Dr. Seymour on Shifting Standards of Care in CLL

Erlene Seymour, MD, an oncologist at Barbara Ann Karmanos Cancer Institute, Wayne State University, discusses shifting standards of care in chronic lymphocytic leukemia (CLL).

Erlene Seymour, MD, an oncologist at Barbara Ann Karmanos Cancer Institute, Wayne State University, discusses shifting standards of care in chronic lymphocytic leukemia (CLL).

There are many novel therapies for patients with CLL, explains Seymour. The number of breakthroughs over the past 4 years have caused questions over how to use these novel therapies.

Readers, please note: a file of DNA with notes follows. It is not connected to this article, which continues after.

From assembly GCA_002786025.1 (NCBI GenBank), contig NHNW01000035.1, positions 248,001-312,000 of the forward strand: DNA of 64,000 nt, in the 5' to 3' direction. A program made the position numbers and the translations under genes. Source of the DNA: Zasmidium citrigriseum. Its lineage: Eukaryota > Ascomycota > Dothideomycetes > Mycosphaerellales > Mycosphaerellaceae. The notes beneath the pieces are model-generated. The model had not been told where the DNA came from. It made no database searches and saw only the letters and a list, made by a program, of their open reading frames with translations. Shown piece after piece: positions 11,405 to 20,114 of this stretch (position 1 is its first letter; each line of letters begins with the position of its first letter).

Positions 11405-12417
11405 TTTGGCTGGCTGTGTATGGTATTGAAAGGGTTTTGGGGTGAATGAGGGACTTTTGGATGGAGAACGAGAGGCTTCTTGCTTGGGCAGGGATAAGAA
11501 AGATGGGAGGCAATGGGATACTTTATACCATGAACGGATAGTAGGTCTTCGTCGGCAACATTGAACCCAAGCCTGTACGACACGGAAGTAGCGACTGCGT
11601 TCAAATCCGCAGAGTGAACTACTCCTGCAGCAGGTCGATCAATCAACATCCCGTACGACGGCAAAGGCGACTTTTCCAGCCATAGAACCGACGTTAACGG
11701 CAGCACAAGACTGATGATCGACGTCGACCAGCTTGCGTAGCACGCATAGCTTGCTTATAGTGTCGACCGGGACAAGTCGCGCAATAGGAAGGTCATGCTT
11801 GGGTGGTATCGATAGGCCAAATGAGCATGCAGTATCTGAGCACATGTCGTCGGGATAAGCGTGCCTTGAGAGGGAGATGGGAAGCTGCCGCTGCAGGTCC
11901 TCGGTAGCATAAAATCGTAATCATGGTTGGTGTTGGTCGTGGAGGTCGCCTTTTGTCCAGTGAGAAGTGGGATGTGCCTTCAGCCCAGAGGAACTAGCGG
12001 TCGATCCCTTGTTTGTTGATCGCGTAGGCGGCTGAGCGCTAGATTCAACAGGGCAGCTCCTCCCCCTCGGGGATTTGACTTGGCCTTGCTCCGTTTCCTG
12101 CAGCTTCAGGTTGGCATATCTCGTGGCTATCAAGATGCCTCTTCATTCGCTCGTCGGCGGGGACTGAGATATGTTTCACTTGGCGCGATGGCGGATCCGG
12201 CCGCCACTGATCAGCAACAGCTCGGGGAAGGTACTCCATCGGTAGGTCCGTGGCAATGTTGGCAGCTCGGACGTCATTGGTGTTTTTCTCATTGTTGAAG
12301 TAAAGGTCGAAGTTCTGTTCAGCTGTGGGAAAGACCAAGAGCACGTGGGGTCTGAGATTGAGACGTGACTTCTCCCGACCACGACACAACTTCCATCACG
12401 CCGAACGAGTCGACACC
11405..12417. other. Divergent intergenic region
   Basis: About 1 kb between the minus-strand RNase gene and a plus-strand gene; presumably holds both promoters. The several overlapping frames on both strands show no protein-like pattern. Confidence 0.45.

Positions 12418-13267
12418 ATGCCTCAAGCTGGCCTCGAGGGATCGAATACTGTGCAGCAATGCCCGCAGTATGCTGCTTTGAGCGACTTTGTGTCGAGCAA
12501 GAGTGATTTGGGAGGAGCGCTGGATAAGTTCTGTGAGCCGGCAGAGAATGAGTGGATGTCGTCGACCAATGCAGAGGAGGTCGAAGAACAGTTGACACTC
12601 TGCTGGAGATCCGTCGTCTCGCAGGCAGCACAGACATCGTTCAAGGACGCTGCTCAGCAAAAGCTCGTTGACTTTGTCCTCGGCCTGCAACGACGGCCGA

Fluorescence in situ hybridization (FISH) testing used to be a prognostic test, but it now has taken on a greater role in directing treatment, notes Seymour. About a decade ago, physicians had been using it for research purposes to show differences in overall survival (OS)—it was not necessarily guiding treatment. Now, physicians have several therapies that are showing improved OS in patients with 17p deletion. Doing that testing before therapy is more important than it was previously, states Seymour. Testing will hold increasing importance in the future, predicts Seymour, but is not currently mainstream.

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